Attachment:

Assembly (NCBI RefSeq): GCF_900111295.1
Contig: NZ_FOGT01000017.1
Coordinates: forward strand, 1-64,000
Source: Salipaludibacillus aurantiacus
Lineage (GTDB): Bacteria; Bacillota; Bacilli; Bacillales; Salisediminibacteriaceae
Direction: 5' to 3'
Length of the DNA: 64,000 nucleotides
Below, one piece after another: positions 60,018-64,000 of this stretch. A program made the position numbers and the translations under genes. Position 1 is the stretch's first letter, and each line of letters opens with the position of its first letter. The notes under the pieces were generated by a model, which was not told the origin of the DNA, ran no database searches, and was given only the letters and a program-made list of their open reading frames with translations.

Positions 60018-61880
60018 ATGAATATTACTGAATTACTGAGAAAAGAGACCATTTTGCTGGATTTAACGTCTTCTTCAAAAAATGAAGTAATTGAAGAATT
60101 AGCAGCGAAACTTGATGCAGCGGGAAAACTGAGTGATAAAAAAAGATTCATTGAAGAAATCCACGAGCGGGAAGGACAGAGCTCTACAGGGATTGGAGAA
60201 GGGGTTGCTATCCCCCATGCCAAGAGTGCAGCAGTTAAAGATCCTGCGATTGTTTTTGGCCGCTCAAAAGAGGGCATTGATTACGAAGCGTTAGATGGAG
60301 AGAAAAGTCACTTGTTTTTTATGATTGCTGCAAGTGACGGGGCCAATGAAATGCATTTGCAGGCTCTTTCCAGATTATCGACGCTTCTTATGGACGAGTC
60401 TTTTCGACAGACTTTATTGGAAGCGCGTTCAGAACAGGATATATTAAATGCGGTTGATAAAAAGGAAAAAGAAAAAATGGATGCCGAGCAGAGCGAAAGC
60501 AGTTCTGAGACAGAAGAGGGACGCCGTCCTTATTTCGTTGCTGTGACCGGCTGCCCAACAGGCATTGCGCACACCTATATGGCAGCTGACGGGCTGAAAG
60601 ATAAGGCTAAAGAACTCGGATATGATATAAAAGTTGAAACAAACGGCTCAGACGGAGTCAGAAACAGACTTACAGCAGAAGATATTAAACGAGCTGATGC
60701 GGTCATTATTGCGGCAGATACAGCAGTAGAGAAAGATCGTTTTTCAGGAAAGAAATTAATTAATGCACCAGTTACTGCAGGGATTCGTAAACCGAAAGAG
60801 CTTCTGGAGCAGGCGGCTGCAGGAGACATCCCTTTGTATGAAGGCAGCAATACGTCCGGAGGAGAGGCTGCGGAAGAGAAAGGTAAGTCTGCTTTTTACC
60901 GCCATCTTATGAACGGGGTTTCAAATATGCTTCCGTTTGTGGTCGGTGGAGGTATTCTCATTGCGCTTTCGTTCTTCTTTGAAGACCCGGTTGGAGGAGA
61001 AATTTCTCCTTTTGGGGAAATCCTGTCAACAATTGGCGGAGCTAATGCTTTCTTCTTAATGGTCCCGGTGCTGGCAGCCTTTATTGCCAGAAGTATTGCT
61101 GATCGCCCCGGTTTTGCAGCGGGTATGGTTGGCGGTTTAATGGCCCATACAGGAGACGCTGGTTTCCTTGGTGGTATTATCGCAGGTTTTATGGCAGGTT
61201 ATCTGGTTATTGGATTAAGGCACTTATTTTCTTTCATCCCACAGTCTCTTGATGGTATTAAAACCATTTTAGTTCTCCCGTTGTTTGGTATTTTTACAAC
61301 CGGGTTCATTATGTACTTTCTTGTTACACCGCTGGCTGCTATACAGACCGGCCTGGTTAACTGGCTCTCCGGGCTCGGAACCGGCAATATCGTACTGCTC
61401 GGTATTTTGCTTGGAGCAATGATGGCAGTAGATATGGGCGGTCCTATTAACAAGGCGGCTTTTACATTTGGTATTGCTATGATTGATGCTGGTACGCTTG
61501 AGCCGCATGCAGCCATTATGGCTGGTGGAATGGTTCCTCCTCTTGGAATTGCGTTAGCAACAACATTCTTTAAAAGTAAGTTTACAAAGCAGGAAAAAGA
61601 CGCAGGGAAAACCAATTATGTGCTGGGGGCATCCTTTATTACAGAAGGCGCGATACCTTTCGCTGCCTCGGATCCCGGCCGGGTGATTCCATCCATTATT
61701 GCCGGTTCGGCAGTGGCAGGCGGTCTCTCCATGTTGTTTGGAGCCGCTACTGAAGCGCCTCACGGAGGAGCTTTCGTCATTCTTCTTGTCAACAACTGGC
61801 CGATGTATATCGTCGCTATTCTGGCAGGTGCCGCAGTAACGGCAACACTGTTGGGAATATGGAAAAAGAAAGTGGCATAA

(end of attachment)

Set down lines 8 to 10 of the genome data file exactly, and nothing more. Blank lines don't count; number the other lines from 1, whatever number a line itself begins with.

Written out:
Below, one piece after another: positions 60,018-64,000 of this stretch. A program made the position numbers and the translations under genes. Position 1 is the stretch's first letter, and each line of letters opens with the position of its first letter. The notes under the pieces were generated by a model, which was not told the origin of the DNA, ran no database searches, and was given only the letters and a program-made list of their open reading frames with translations.

Positions 60018-61880
60018 ATGAATATTACTGAATTACTGAGAAAAGAGACCATTTTGCTGGATTTAACGTCTTCTTCAAAAAATGAAGTAATTGAAGAATT